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Charlie N. Holmberg

I’ve “discovered” so many story ideas just by letting my thoughts drift until I reach one that’s especially unique or bizarre. It was during the long, twelve-hour trip from Moscow, ID to Salt Lake City that I came up with the idea for The Paper Magician: the idea of using man-made materials to cast spells. The idea of making the setting of the story an internal organ. The idea of giving a man a paper heart.

An idea is like good wine (or so I’ve heard, I’ve never actually had wine). The longer it ages, the better it tastes. And sometimes, when writers step away from the world and stare at the bottle long enough, they discover a blend of flavors that makes their writing excel.

Go ahead, try it. This drink’s on me.

*These are all over BYU campus.

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Thanks to Charlie for stopping by my blog, and be sure to look for The Paper Magician.

Out today: Wickedly Dangerous by Deborah Blake

Posted on by Alex in writers, writing | 1 Comment

One of the perks of my job is that I get asked to give blurbs to upcoming books, which means I also get to read them long before they come out. Usually such requests come from editors, or agents, or writers I’ve met at conferences, but occasionally they come from good friends who also happen to be good writers. That’s how I was lucky enough to read Wickedly Dangerous, the first in the Baba Yaga series by Deborah Blake, out today.

Wickedly Dangerous
The Baba Yaga in Russian folklore is not exactly…sexy. Here’s a quick overview. But what Deborah has done is imagine how this figure, with the same goals and tasks, might function in a modern American world. Her chicken-footed shack becomes an Airstream trailer, her dragon disguises himself as a pit bull, and her three companions ride motorcycles.  It’s the kind of myth tweaking after my own heart, and I loved it.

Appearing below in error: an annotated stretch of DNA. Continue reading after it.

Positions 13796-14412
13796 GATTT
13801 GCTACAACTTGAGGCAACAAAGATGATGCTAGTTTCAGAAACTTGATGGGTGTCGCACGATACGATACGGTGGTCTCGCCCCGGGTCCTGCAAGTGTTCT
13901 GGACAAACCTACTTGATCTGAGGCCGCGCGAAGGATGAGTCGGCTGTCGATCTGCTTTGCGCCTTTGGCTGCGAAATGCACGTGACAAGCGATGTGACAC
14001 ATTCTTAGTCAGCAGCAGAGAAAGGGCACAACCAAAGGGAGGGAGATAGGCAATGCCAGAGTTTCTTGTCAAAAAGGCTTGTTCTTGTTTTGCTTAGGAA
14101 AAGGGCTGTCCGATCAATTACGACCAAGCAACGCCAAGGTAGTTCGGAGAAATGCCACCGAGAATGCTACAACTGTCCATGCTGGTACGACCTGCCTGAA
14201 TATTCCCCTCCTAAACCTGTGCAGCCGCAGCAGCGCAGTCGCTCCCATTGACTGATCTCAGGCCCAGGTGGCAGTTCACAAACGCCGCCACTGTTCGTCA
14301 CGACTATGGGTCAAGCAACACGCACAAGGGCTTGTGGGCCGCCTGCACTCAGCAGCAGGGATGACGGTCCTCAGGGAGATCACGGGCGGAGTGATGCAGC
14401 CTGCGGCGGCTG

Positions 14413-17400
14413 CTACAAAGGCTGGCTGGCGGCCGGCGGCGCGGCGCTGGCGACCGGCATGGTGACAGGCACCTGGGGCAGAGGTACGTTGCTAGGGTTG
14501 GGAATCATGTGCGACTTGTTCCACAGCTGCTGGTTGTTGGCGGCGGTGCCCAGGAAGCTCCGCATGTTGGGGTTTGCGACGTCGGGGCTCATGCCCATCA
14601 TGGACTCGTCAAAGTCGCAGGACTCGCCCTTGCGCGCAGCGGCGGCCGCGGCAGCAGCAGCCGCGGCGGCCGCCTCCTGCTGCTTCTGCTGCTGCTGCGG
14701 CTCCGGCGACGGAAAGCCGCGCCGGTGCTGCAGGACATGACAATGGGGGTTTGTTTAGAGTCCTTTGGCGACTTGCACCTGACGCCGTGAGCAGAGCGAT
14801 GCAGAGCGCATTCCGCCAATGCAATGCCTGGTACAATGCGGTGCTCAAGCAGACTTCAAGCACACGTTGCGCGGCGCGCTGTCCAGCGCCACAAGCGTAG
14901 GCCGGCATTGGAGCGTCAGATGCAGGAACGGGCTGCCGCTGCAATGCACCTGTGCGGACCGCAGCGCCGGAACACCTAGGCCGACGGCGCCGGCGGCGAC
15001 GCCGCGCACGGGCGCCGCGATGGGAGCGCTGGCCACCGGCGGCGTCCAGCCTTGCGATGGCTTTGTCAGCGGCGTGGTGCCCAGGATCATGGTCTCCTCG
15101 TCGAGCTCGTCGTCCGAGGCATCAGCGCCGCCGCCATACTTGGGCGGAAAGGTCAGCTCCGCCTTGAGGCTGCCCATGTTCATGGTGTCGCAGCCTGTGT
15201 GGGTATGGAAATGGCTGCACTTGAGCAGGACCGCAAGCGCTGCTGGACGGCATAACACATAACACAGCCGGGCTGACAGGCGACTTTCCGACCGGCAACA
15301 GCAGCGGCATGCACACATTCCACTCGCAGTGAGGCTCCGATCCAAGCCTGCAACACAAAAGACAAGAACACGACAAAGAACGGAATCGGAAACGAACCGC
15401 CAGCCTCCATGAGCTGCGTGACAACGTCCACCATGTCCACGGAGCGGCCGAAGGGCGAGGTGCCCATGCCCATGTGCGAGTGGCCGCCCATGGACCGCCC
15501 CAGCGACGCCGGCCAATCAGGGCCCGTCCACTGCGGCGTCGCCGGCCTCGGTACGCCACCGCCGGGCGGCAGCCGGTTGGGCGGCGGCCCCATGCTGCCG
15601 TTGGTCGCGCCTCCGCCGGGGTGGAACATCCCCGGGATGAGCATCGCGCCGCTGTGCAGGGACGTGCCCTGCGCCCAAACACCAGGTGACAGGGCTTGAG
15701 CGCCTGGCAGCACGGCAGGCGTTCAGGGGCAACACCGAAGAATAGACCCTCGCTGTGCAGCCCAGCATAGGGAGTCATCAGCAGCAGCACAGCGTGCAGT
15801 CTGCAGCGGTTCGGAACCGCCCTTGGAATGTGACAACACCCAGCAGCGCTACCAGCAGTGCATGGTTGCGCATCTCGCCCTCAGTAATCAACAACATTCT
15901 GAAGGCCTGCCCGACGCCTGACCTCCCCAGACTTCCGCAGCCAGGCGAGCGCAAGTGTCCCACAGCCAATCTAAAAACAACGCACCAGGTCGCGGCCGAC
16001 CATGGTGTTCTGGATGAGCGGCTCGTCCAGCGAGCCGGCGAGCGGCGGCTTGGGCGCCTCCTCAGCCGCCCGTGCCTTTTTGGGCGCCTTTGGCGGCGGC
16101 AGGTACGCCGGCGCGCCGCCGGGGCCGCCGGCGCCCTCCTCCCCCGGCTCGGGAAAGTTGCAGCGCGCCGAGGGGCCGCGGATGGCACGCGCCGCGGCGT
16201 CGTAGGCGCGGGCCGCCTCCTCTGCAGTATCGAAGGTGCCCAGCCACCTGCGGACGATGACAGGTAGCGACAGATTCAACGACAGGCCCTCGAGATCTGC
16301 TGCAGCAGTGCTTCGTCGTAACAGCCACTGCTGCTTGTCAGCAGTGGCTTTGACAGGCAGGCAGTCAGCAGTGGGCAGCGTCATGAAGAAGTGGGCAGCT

Here’s the blurb I sent to Deborah:
“Wickedly Dangerous translates a terrifying figure from folklore , the Baba Yaga, into the smart, resourceful, motorcycle-riding Barbara Yager, who travels with her dragon-disguised-as-a-dog best friend, righting wrongs and helping those in need. But when she stumbles into a town whose children are vanishing, and meets the haunted young sheriff trying to save them, what was a job becomes very personal. This is urban fantasy at its best, with all the magic and mayhem tied together with very human emotions, even when the characters aren’t quite human.”
The pre-release reviews have backed up my enthusiasm:
“Wickedly Dangerous is innovative and fun, introducing some lesser known mythological characters and giving them a 21st century makeover.”–Romantic Times four-star-review.
“Wickedly Dangerous is a fast-paced book with an entertaining chemistry between Barbara and Liam and some really cool secondary characters.”–The Blogger Girls
Some may gripe that this is a paranormal romance, a genre not noted for getting a lot of respect. To them I say, yes, but it’s a good story.  When the story’s good, genre doesn’t matter. Genre snobbery hurts no one but the snob, so don’t be one.
Starting tomorrow, you can get Wickedly Dangerous at Amazon, Barnes and Noble, or your local indie bookstore.

Cruel to be Kind: Killing Off a Major Character

Posted on by Alex in creativity, fantasy literature, Firefly Witch, heroes, Pagan, series, writers, writing | 1 Comment

Occasionally, because I’m not really that smart, I’ll put out a call for blog ideas. And sometimes I get one that’s so original there’s just no way to ignore it. So thanks to Claudia Tucker for asking: